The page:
When Dina was a child she remembers that, hemophilia was treated like a bad word in her household. She never understood why until she learned about the bad blood epidemic. Dina had lots of cousins die from hemophilia: one from not wanting to get treatment due to the risk of AIDS, one from getting his tooth pulled, and another who had a head bleed. Her family would never talk about it. Now, two of Dina’s three sons have hemophilia, and her family has faced several difficulties in receiving care. When Dina’s oldest son, Davie, developed an inhibitor, the nearest HTC, which is over 2 hours away, was just too far. One day, Davie developed bleeds in both an arm and a leg. Working with the HTC, Dina was instructed to administer a 100% dose of factor and call the HTC with an update on his condition.
When no relief came within an hour, Dina had to pack up the family and make the 2-hour trek in to the HTC. Not only did the HTC deny that Davie had an inhibitor, but they questioned whether Dina had even infused him! Horrified by the accusation, Dana watched as Davie was infused again, this time bringing is factor level to 50%. Over the next two weeks, Davie underwent countless infusions and tests to reveal that he had a low-titer inhibitor; that is, his body was fighting his factor infusions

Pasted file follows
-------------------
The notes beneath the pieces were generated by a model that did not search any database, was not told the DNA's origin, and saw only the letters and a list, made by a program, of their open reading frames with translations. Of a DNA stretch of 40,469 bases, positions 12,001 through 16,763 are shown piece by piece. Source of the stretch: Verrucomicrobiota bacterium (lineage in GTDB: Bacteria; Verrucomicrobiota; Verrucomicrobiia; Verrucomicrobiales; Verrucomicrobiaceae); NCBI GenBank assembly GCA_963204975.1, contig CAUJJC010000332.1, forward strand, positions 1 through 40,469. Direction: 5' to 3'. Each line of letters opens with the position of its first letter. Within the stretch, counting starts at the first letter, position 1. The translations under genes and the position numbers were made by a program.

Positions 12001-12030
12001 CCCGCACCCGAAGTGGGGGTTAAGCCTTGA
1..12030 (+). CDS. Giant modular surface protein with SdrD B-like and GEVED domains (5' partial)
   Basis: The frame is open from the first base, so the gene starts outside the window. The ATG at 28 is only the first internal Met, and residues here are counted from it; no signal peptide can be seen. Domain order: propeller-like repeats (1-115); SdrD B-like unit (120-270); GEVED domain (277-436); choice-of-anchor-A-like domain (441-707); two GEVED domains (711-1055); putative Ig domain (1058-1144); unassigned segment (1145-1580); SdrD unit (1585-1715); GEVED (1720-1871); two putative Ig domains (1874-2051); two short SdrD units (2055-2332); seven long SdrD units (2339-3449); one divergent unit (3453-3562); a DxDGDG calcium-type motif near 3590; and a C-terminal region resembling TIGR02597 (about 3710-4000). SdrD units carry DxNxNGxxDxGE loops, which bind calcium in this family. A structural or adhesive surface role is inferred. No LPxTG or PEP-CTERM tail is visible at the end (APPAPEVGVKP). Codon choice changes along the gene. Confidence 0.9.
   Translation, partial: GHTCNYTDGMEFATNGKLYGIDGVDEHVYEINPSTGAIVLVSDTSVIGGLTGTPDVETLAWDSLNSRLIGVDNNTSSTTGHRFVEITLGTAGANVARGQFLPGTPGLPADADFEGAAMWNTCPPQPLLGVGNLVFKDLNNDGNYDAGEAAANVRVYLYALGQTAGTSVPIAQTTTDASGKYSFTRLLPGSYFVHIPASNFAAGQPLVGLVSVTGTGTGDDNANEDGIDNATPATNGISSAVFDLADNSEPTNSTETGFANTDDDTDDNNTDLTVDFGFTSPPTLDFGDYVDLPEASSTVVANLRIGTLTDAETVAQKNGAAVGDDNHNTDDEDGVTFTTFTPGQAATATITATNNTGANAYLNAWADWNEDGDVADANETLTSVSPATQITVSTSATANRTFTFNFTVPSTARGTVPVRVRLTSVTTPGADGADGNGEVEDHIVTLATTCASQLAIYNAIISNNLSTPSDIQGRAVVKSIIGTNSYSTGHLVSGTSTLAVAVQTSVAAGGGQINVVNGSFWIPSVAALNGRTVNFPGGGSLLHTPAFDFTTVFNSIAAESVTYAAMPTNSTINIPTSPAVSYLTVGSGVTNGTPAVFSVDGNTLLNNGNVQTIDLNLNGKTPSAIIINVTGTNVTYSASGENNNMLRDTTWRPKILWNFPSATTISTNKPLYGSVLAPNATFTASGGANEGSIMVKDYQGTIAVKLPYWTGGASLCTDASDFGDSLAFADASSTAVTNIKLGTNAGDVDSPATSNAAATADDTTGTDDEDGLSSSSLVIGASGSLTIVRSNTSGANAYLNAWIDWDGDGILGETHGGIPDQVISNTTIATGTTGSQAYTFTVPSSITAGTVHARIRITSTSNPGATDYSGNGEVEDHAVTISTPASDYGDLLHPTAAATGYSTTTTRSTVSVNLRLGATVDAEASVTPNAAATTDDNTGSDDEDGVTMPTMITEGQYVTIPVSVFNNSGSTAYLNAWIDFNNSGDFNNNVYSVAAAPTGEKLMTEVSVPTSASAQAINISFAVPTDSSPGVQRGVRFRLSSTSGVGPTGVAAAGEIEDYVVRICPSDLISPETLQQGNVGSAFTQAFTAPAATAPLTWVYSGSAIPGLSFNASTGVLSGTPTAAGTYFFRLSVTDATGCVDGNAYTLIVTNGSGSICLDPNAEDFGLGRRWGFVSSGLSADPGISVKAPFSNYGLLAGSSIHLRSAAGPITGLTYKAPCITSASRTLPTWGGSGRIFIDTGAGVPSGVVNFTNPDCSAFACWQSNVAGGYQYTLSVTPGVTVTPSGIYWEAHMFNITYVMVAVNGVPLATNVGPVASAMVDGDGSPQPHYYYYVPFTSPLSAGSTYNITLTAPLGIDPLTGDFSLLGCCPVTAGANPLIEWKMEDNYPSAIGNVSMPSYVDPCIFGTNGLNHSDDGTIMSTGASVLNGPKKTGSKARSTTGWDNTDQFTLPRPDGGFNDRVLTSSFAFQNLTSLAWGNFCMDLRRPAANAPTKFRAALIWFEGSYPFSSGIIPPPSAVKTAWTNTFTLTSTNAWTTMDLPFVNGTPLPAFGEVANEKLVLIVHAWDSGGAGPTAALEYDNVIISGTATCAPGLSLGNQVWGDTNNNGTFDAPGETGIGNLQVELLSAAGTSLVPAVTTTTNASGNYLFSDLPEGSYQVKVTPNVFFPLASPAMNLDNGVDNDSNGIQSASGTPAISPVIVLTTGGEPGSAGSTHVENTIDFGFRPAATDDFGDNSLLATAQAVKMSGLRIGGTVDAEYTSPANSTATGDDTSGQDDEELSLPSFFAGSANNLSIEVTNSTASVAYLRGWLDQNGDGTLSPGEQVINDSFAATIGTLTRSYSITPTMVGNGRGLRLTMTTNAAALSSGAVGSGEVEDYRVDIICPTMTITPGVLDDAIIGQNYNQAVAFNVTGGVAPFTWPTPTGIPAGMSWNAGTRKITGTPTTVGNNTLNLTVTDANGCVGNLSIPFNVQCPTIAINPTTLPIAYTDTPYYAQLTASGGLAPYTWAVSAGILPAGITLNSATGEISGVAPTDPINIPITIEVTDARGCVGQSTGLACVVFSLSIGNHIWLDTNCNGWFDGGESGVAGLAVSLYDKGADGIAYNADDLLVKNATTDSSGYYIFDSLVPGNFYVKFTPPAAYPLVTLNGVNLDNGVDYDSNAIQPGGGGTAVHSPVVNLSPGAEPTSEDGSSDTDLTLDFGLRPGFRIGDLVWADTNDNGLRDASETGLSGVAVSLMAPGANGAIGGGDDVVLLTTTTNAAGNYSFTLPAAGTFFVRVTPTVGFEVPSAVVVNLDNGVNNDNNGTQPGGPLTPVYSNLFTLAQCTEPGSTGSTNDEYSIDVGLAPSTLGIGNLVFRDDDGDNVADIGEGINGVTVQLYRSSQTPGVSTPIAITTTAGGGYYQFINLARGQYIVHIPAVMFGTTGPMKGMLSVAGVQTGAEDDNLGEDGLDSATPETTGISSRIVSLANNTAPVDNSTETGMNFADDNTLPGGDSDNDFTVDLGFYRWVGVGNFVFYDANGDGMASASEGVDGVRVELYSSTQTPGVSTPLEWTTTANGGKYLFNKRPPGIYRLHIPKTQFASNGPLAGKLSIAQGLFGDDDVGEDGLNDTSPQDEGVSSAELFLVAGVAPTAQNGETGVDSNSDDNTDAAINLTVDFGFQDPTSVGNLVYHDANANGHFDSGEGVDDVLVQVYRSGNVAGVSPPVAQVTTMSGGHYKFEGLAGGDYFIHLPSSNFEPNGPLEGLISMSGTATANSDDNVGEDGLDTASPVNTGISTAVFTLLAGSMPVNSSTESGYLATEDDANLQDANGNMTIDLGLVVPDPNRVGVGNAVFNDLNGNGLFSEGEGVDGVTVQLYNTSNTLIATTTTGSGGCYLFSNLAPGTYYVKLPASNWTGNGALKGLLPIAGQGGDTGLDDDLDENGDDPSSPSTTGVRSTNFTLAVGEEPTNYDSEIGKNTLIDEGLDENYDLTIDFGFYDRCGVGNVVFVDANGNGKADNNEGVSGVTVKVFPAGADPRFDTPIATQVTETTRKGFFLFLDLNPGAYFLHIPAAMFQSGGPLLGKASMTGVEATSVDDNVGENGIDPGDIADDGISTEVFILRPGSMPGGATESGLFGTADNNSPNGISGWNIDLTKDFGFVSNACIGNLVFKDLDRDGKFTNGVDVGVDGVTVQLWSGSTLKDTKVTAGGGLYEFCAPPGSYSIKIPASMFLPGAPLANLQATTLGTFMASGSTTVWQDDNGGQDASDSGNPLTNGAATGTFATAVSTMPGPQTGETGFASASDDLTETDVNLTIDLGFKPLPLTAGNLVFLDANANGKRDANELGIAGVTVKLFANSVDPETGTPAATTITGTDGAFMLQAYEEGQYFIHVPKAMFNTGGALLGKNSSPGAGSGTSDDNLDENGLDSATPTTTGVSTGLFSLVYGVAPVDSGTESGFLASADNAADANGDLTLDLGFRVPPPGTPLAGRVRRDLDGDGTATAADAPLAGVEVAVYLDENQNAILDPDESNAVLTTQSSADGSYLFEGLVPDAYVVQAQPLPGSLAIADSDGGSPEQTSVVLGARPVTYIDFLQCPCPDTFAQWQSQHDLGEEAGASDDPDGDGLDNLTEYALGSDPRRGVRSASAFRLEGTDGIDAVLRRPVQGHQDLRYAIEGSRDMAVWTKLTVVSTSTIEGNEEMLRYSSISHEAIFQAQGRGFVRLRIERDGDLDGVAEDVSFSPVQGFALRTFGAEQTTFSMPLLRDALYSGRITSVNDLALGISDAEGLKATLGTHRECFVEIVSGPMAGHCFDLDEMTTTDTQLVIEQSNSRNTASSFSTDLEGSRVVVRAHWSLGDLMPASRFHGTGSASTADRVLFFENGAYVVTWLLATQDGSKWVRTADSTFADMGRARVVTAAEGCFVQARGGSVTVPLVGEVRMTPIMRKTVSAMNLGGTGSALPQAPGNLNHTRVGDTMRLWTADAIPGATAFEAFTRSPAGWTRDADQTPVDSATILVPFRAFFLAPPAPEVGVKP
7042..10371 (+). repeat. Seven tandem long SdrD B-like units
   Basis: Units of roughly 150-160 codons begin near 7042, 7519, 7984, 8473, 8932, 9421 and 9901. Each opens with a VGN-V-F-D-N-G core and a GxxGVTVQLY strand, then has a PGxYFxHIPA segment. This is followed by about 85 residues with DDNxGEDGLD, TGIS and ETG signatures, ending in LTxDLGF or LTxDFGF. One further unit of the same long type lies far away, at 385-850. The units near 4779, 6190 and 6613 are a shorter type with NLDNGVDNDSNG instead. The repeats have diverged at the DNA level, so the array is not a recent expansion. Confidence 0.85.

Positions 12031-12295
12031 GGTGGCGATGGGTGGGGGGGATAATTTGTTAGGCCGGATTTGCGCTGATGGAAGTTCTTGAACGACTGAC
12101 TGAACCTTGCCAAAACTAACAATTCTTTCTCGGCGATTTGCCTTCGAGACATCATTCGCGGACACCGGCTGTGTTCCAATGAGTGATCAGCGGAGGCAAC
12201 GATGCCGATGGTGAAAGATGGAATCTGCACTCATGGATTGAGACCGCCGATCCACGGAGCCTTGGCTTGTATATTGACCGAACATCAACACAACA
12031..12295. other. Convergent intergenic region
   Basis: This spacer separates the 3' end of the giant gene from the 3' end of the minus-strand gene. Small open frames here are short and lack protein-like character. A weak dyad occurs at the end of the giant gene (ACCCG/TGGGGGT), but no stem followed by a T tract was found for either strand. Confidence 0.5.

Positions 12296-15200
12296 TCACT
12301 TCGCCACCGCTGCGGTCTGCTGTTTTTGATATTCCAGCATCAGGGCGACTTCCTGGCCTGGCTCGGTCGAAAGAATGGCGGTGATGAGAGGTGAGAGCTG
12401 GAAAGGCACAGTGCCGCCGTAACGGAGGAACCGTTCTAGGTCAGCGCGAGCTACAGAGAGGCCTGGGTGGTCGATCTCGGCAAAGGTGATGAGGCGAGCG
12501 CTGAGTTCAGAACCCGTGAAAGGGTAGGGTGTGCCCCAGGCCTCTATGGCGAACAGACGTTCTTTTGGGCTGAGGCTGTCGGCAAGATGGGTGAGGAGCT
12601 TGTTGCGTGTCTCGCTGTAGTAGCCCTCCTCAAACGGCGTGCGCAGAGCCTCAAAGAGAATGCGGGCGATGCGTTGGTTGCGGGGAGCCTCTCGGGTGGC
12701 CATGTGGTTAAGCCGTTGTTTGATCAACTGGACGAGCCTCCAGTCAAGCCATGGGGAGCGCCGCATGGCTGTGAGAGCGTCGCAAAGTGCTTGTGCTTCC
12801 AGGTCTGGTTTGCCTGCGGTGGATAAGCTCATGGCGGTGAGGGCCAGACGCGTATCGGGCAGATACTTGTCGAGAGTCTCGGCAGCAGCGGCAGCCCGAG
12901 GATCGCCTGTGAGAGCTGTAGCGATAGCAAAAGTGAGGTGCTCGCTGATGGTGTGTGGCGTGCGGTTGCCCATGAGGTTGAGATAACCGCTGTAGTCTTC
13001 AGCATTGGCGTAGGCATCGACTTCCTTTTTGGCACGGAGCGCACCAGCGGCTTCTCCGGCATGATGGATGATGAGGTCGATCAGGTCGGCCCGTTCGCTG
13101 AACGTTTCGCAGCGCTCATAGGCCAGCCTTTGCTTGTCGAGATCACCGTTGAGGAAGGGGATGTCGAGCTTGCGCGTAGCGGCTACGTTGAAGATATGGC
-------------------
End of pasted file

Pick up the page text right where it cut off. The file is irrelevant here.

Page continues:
“Living with an inhibitor was a nightmare,” said Dina. “My son was suffering and I couldn’t do anything to help.” Davie had to be switched to a medication that could only be administered by the hospital every 2 hours. Meanwhile, Dina’s other son with hemophilia, Mark, had to have prophylactic treatment through a port-a-cath, so Dina hired a nurse to help her other son while she was at the hospital with Davie.
Unfortunately, Mark’s port became infected. Dina felt hopeless; one son battling an inhibitor and another fighting a port infection was incredibly taxing. All Dina could do was pray that everything got better for both of her sons, and soon. This nightmare occurred 2 years ago. Even though Davie’s inhibitor tolerized, Dina worries about it returning with every bleed. What’s more, she lives in fear of Mark developing his own inhibitor. She also wonders if the inhibitor could have been avoided had her HTC listened to her on that long ago night.
JANIE and JOE: The Sequel (Continued from our spring issue. Janie’s son, Joe, has struggled with an inhibitor. Joe’s HTC refused to test until Janie was able to convince a nurse to do run an inhibitor test on the sly.) Read the first part of this story.